Green Cleaning Myths

by guest blogger Deirdre Imus, author and environmental health advocate

When a product becomes trendy or particularly appealing to consumers, manufacturers respond.

It’s why over the past few years you’ve probably noticed a proliferation of “all-natural” this, “organic” that, and “green” as far as the eye can see, whether on food packaging, cleaning product labels, clothing, or furniture.

It can be difficult—almost impossible—for the average person to make sense of it all, and to decipher what’s good, what’s bad, and what’s truly awful. After all, the terms “all-natural” and “organic” can easily refer to substances that are indeed both natural and organic—and also bad for your health.

Cleaning-product manufacturers are not required by federal law to disclose ingredients on their labels or websites, so the only way for consumers to discover what’s truly inside is to read each product’s material safety data sheet (MSDS), a federally mandated listing of ingredients provided so that workers are aware of chemical hazards in cleaning products used on the job.

It is practically pointless, however, for anyone without a working knowledge of the cleaning-products industry to read an MSDS, because the sheets are chock-full of long, complicated ingredient names that give no indication of whether a product is safe or not. You may know that ammonia is dangerous, but can you identify—or even pronounce—an ingredient called 2-butoxyethanol? But it’s in some products that are touted as “green.”

Actually, 2-butoxyethanol is a solvent that can cause eye irritation and damage red blood cells, according to the Environmental Working Group (EWG), one of the nation’s leading environmental health research and advocacy groups.

Such misleading nomenclature is exactly why we need a more concise, easily accessible system to help consumers make informed decisions about which cleaning products to buy and which to avoid like the plague.

Currently, you can locate healthy products by searching databases like the EWG Guide to Healthy Cleaning, or checking to see if your favorite product is recognized by the U.S. Environmental Protection Agency’s Design for the Environment Program. These can be helpful, but this step is not entirely effective: Each database, listing, or guide uses different criteria to meet its unique set of standards for green validation.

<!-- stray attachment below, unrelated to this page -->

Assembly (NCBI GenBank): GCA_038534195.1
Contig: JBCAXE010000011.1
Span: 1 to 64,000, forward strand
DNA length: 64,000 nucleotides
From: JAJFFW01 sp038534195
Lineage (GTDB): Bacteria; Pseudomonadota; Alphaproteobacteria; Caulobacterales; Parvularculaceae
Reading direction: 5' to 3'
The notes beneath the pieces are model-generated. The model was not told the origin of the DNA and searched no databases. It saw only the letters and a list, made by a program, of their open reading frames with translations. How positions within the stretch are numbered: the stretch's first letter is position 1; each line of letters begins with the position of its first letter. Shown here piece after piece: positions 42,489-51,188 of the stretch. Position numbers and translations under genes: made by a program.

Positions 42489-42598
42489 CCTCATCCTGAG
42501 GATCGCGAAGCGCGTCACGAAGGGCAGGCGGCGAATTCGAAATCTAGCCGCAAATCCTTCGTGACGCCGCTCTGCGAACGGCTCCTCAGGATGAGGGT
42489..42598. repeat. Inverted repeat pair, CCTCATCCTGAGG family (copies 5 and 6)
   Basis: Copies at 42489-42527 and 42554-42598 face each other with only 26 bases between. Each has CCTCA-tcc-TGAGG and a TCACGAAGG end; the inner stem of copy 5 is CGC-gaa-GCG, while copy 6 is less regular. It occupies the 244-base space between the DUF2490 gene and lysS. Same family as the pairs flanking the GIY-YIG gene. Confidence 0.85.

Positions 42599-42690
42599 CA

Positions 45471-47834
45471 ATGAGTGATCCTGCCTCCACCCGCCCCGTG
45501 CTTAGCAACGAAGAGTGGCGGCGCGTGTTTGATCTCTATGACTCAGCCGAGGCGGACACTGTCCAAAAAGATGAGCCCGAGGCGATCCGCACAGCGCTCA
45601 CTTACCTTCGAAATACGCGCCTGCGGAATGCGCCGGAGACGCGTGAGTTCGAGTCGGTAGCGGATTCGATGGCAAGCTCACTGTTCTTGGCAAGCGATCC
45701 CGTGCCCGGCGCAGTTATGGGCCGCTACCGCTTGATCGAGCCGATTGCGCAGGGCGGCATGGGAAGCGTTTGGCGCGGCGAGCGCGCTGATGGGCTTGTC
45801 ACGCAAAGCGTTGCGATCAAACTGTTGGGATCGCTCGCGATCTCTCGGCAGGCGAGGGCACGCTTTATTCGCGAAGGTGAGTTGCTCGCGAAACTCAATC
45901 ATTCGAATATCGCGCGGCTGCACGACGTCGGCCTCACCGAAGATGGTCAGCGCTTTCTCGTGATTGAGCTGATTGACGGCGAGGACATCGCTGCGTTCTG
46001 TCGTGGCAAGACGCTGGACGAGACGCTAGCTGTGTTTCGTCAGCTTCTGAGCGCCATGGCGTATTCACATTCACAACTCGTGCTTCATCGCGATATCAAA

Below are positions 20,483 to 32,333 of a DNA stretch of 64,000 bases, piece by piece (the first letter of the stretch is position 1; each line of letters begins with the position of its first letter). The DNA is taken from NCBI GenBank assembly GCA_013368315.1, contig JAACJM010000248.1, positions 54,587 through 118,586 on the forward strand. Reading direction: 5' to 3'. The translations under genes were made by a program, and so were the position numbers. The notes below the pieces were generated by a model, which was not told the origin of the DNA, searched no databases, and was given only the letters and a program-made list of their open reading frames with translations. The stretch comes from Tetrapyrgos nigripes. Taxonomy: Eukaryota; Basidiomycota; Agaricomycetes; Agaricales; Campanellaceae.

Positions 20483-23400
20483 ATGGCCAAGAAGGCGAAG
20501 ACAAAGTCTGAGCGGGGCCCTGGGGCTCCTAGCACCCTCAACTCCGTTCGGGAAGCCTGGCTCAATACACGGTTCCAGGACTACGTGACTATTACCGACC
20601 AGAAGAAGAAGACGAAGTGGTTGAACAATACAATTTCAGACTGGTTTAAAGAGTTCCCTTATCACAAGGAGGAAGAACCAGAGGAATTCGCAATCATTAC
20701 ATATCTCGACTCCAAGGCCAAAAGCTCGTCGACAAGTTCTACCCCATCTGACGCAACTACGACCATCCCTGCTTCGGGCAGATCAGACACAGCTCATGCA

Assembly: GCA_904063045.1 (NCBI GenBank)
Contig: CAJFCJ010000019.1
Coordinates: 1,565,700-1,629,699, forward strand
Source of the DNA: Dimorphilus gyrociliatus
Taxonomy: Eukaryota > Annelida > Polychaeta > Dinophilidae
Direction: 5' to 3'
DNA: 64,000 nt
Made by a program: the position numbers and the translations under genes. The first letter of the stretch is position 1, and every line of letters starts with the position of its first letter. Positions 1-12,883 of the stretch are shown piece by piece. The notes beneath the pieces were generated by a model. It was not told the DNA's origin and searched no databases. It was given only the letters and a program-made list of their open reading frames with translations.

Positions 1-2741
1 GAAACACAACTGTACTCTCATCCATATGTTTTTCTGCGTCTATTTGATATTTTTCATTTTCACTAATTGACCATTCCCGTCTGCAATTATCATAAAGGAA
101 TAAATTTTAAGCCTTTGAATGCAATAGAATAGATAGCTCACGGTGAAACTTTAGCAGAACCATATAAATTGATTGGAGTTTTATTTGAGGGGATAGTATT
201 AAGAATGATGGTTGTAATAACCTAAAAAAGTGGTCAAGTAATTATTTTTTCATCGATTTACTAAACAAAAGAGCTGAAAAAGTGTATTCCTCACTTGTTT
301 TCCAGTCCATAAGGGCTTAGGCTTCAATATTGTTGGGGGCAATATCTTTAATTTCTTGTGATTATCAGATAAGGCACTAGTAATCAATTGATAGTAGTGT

Which leads me to this: How can you find the best, healthiest, and safest cleaning products to use in your home?

Here are some helpful hints about what to look for, regardless of a product’s name, labeling, or database rating:

  • All ingredients should be fully disclosed
  • Ingredients should be derived from plants and minerals
  • Product must not contain petroleum-derived or petrochemical ingredients
  • Label must stipulate the origin of fragrance and whether or not it is naturally derived
  • All ingredients should be biodegradable
  • Product should involve no animal testing and contain no animal-derived ingredients
  • Finished product must be safe for septic tanks and gray water
  • Product must not be corrosive
  • Product must not contain compounds that cause or contribute to the creation of greenhouse gases or ozone depletion
  • Product must be free of any known human carcinogens, mutagens, teratogens, and endocrine disruptors.


Deirdre Imus, founder of the site devoted to environmental health,, is president and founder of The Deirdre Imus Environmental Health Center at Hackensack University Medical Center and cofounder/co-director of the Imus Cattle Ranch for Kids with Cancer. She is a New York Times best-selling author and a frequent contributor to and Fox Business Channel.


Adapted from a previously published post


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5 Responses to Green Cleaning Myths

  1. sara k says:

    Alternately, you can ask yourself if it’s lemon, baking soda or vinegar, if not, you can (and should probably) just skip it–most common household clean up can be accomplished with the aforementioned items.

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